Even with the sympathetic Erik behind the beer taps, it doesn’t seem likely that Jack’s will cultivate butt-glued-to-the-barstool regulars. The live music (Thursday to Saturday nights) varies from traditional country to punk to classic-rock “tribute” bands to Chatterton; not much taste overlap there. Like the band line-up, elements of the décor are great, but the whole is disjointed: It’s a nice open space, divided by French doors into bar area and music area, but the brick walls are dribbled with antiques, faux graffiti (with real spelling errors), and cheesy “cracked” “plaster.” Not even real faux.
The off notes continued at dinner, which for a hangout slash music venue is oddly Upscale American (that is, expensive, though there’s a cheaper lunch menu of Upscale sandwiches and such). We started with la patata di formaggio di cheddar fumata frigge ($7), literally (Chow, Baby’s translation) “the potato of cheese of cheddar smoked, it fries.” Cheese fries, that is, though very light on the cheddar part. Of course Chow, Baby had to have a ribeye (12 oz, $21), nicely fatty and perfectly cooked but served atop nearly raw mushrooms and onions. An inedibly oversalty sauce couldn’t mask the dryness of the thick pork chops ($16).
Out of curiosity, we also ordered the “gnokki” ($12), which turned out to be cute little potato-spinach dumplings swimming in a rich, fresh-tasting pesto, adorned with pretty curls of parmesan. Tasted an awful lot like gnocchi to Chow, Baby, who asked a manager about the name – gnocchi di qualunque altro nome, as the saying goes – a restaurant manager who giggled about her ignorance of dish names, recipes, food in general, and (OK, slightly less crucial) the Italian language, but was highly skilled at name-dropping and prancing about. Chow, Baby doesn’t know if this testa vuota is also in charge of Jack’s décor and band bookings, but if so it would explain a lot.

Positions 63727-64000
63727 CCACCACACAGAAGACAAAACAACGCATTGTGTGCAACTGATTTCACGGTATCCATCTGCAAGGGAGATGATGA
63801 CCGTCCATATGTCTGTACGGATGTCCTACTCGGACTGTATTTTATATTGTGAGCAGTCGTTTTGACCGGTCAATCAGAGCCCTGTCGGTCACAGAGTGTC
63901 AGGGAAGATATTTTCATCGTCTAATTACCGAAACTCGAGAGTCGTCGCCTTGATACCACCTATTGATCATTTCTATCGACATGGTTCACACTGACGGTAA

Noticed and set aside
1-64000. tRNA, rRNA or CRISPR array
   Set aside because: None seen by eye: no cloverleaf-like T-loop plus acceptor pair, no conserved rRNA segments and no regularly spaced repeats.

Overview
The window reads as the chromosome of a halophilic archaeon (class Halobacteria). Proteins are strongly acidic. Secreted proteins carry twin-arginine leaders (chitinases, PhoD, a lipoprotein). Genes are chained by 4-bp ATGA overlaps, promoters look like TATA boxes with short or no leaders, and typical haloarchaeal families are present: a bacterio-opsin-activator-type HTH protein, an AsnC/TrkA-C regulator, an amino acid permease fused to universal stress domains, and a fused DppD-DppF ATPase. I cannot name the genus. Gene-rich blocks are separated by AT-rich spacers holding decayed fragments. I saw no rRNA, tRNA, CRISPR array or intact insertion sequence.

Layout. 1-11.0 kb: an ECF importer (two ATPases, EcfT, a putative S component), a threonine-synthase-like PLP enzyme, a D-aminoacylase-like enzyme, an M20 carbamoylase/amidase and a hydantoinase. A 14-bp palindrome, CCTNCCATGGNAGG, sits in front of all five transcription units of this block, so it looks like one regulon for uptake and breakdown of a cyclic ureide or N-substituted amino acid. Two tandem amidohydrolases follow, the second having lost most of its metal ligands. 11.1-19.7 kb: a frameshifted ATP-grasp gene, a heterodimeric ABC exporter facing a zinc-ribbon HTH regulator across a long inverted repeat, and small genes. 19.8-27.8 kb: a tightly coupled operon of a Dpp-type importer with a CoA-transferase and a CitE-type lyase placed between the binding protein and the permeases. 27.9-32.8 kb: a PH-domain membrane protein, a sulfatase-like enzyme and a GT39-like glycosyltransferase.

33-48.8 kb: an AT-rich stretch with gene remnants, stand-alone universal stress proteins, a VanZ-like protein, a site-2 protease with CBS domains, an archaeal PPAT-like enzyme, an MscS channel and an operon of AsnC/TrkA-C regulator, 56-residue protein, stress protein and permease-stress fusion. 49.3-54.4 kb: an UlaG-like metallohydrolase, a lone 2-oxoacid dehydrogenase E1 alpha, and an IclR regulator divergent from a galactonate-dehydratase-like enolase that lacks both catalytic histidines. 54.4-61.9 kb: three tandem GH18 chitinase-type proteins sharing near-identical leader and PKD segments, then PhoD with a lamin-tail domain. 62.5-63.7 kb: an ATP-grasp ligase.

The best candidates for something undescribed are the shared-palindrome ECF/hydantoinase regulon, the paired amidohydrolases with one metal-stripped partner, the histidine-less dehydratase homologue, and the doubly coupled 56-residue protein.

On the Wrap
Chow, Baby’s new favorite hobby, ordering lettuce wraps so it can whine about the juice dripping down its arm, was indulged last week at Pei-Wei Asian Diner in Montgomery Plaza (2600 W. 7th St.). You might expect, as Pei-Wei is a chirpy-server-staffed national chain owned by the loathsome P.F. Chang’s, both of which serve highly Americanized Asian-like dishes, that Chow, Baby would hate this place. Not so much, actually. No, Chow, Baby rails at those who would eat at P.F. Chang’s and the now-defunct (hah!) Big Bowl because they don’t have the wontons to venture to ooh-scary Belknap Street for the real thing. But the lunchers packing Pei-Wei, most of whom seemed to be managing their minced chicken lettuce wraps ($6.25) just fine, are more likely making a laudable choice between fast-food burgers and Pei-Wei’s tasty, light stir-fries like a chunky pork ginger broccoli in an oyster-soy sauce ($7.25) or a surprisingly sweet shrimp lemon pepper with carrots and sprouts ($9). Maybe a little pricey for lunch, but the servings are large, so leftovers are possible – not for Chow, Baby, who scrapes its plate every time, but theoretically possible.
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